Dr. Donald Metcalf is well known for his pioneering work on the regulation of blood cell formation. Beginning in 1965, he worked to co-develop specialized culture techniques for growing blood cells, which led to the discovery of colony-stimulating factors (CSFs), hormones that regulate white blood cell formation. Dr. Metcalf's work led to the successful cloning and mass production of CSFs, which can speed recovery in cancer patients following chemotherapy or radiation therapy. Dr. Metcalf has received many prestigious honors during his career, including the Lasker Award for Clinical Medicine, the Louisa Gross Horwitz Prize of Columbia University, and the Jessie Stevenson Kovalenko Medal of the U.S. National Academy of Sciences. He is currently Professor Emeritus at the University of Melbourne in Australia.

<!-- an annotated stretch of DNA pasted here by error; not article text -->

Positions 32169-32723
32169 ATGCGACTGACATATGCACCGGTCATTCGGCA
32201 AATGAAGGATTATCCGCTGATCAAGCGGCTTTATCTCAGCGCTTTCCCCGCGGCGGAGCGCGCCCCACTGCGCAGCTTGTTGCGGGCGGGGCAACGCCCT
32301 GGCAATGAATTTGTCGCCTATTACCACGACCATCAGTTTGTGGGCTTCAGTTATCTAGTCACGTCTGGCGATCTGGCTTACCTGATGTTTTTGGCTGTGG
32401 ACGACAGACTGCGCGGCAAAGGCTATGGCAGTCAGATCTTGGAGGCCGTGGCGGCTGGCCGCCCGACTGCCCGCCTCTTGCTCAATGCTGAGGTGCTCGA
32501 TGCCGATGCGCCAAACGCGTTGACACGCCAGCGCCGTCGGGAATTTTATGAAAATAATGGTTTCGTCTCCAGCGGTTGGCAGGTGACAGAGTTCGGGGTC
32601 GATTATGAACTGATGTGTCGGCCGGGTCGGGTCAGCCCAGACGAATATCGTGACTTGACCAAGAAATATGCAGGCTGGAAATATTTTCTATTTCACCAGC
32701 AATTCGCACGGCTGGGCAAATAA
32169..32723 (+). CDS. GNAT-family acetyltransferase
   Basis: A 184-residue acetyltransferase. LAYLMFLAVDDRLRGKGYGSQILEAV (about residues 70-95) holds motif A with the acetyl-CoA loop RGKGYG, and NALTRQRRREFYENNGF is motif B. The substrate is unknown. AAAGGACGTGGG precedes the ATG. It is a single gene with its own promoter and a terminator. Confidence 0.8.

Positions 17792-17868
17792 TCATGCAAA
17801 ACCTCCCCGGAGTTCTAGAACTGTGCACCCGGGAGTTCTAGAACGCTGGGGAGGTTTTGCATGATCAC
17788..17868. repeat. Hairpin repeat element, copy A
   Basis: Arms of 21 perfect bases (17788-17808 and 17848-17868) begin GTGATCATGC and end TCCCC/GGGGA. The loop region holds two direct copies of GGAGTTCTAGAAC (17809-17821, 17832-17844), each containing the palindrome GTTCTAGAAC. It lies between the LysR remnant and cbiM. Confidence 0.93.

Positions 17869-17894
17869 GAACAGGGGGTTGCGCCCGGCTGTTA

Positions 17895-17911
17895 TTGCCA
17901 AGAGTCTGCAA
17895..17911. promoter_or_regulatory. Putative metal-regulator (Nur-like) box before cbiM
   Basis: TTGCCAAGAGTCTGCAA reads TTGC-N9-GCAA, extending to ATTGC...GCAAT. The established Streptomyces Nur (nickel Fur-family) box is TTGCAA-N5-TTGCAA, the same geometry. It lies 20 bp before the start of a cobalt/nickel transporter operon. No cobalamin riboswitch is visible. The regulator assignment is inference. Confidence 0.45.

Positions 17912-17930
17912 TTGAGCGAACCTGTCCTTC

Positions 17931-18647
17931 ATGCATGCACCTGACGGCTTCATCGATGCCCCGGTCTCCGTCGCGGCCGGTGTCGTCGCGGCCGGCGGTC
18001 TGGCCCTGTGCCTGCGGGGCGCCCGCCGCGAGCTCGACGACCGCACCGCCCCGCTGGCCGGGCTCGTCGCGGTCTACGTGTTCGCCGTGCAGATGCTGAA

Dr. Metcalf has published numerous articles in the Society's journal Blood.
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